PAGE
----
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Do you want to acquire and retain more donors? Do you want your existing donors to upgrade their support? Do want people to talk about your nonprofit organization?
If you do, then you need to do a more effective job of engaging people and giving them information they will value. And you need to meet them where they are: the Internet.
Last month, I published a post from Richard Santos, Founder of Fundlio, that encouraged nonprofit professionals to leverage Facebook to engage prospects and donors: “10 Reasons Your #Nonprofit Should be Using Facebook.”
Now, Andrew Wise, Founder of Wise Startup Blog, outlines five valuable benefits your organization can reap by maintaining a high-quality blog site. Wise Startup Blog provides actionable guides that teach anyone how to build, market, and monetize their blog.
Discover why it’s important for your organization to create or maintain a powerful blog:
The main goal of a nonprofit organization is to inspire people to take a stand and make a change. It is supposed to evoke emotion in people in such a way that they feel so inclined to support the organization and/or to go out and advocate a particular social cause or point of view.
The inherent struggle that nonprofits face is how they can get their information out into the public in order to elicit that strong reaction. It’s not that there is no one there who is willing to listen. It’s just the opposite, really. According to an article by the Harvard Business Review, over 10 million people dedicate themselves to nonprofit-work day in and day out.
Their hard work pays off, too. Americans alone make $373 billion in charitable contributions.
But, despite all of the good that is being done, there is still that inexplicable feeling of hesitation that wafts through the air whenever someone discusses a nonprofit. Although there are hundreds of thousands of completely valid nonprofit organizations in the United States alone, there are unfortunately for-profit companies that take advantage of the not-for-profit status in order to receive a tax exemption.
If you need an example, look no further than the National Football League who, up until 2014, was labeled a nonprofit organization. The organization, which earned around $327 million in 2013, is only one example of many companies that have hidden behind a nonprofit blanket in order to evade tax costs.
Furthermore, countless nonprofit organizations were created with the sole purpose of enriching their founders rather than fulfilling a charitable mission. Occasionally, we’ll hear from the mainstream media about these unscrupulous operators.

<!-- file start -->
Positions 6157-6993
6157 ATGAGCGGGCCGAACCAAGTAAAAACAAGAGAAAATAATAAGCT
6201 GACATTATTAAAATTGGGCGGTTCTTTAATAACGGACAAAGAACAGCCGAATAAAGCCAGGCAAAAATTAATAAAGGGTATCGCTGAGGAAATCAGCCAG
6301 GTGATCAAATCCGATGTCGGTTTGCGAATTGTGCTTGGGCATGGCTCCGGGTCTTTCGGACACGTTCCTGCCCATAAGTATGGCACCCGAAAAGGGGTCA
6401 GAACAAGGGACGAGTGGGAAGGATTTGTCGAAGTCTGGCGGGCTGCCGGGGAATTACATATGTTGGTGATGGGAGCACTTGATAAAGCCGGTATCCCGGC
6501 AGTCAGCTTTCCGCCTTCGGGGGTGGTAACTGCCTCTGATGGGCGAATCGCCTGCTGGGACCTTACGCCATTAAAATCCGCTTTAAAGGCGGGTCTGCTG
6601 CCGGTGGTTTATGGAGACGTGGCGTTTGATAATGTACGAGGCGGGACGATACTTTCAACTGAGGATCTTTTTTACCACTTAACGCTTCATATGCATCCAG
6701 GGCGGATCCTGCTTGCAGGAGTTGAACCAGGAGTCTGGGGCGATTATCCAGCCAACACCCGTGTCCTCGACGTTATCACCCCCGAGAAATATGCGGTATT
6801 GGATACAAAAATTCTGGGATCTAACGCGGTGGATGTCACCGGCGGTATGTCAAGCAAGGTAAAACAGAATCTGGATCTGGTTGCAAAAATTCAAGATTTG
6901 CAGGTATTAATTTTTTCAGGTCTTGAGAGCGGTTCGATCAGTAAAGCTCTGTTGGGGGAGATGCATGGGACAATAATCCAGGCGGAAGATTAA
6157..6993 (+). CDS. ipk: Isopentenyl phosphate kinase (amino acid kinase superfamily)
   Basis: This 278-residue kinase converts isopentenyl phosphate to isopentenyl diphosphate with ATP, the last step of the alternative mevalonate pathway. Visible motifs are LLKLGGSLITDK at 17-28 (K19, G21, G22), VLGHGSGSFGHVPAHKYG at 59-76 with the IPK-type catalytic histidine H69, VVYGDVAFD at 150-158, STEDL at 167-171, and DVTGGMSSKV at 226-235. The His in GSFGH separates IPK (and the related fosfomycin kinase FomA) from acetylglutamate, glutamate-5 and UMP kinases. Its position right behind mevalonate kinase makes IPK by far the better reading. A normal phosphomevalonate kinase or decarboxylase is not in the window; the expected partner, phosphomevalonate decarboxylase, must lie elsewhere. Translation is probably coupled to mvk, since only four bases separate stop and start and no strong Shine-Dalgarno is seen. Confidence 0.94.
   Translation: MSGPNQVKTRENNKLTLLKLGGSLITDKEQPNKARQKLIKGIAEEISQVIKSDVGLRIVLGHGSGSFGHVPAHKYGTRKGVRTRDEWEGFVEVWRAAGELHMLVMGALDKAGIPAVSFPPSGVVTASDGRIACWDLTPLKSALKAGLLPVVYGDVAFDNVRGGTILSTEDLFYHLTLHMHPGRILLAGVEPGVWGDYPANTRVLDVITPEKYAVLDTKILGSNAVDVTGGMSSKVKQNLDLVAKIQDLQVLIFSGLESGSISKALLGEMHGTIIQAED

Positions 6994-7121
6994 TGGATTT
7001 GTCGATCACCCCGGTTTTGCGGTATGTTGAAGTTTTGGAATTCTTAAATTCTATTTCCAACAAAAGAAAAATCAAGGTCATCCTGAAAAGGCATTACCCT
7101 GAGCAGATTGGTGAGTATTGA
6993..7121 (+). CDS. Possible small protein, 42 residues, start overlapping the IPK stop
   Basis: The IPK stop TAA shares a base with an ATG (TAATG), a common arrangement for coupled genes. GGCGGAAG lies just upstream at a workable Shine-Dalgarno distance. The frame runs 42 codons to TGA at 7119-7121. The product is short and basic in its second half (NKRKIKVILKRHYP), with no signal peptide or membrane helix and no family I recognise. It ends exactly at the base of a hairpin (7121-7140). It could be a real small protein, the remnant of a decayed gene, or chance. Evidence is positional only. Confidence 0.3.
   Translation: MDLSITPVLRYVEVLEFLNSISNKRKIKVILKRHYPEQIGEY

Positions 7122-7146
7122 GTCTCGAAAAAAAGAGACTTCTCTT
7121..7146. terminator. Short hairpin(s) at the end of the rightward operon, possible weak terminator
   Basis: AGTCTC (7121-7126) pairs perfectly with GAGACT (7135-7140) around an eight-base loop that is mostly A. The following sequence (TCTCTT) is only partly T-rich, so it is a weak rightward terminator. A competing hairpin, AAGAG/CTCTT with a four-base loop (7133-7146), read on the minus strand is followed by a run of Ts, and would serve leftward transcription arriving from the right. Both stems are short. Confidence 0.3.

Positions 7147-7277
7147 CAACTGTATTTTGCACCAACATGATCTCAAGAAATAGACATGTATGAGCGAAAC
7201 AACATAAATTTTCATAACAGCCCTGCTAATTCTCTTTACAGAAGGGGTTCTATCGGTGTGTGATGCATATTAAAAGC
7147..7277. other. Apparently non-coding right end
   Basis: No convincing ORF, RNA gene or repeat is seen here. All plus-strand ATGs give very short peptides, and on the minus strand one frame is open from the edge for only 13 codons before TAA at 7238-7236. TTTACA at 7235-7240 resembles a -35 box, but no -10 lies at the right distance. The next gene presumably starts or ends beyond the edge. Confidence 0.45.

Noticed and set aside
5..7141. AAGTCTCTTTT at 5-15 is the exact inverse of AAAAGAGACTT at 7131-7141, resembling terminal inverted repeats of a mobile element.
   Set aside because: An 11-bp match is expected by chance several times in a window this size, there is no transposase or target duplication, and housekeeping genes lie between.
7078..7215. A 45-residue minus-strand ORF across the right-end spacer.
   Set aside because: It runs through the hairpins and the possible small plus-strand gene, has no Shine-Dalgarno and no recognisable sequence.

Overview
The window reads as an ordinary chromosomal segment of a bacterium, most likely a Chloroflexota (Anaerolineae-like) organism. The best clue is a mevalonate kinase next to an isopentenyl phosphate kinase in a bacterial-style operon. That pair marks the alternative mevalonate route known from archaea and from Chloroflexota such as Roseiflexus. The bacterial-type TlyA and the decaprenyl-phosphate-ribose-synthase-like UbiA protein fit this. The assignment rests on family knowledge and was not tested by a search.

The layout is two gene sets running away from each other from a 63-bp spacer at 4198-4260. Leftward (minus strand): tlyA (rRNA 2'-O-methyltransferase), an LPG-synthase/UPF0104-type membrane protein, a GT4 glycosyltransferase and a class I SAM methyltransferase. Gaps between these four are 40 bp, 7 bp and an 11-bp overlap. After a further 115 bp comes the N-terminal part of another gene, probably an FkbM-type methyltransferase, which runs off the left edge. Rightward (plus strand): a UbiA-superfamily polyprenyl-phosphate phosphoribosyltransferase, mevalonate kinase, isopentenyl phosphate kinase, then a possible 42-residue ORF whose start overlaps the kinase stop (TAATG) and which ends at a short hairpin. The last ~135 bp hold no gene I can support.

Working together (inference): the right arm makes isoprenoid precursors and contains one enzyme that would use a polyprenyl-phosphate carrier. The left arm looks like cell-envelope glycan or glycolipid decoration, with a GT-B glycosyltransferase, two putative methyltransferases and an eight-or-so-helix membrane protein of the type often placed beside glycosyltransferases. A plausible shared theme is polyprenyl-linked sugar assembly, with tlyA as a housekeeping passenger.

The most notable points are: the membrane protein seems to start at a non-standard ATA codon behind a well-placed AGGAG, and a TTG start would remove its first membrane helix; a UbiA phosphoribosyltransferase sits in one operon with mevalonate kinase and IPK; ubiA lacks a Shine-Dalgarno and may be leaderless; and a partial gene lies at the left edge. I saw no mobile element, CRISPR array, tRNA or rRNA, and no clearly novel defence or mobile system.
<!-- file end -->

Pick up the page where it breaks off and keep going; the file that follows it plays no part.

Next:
Because of all of this, legitimate nonprofit organizations have to work harder to prove that they are not only worthy of people’s time, dedication, and money, but that they are worthy of the nonprofit title.
The place in which most nonprofit organizations struggle is in their delivery of this information. It can be difficult to educate the public in such a way that informs them of your cause, entices them to donate, and keeps them interested enough that they simply need to learn more.
Here is where blogging comes in. (For a great guide for starting a blog, if you need a primer, click here.)
Social media use is on the rise, and the proof is found no further than the number of total users on the most popular social media sites out there right now.
With over 1.65 billion monthly users on Facebook, over 400 million users on Instagram, over 320 million users on Twitter, and over 100 million daily users on Snapchat, there is no denying that people look to social media on a daily — if not hourly — basis for their fill of information.
Blogging is no different. The benefits of starting a blog for your nonprofit organization far outweigh any cons you may be able to think up.
Here are some things to consider…
1. Your nonprofit blog can help you rank higher on search engines.
While looking at the top 10 nonprofit blogs out there right now, I noticed something particularly interesting. They all ranked high on Google. A first page Google search result is a highly coveted spot that every blogger out there wants to obtain, and nonprofit organizations are no different. You see, blogs tend to rate higher on page results than regular nonprofit organization websites for one reason and one reason only:
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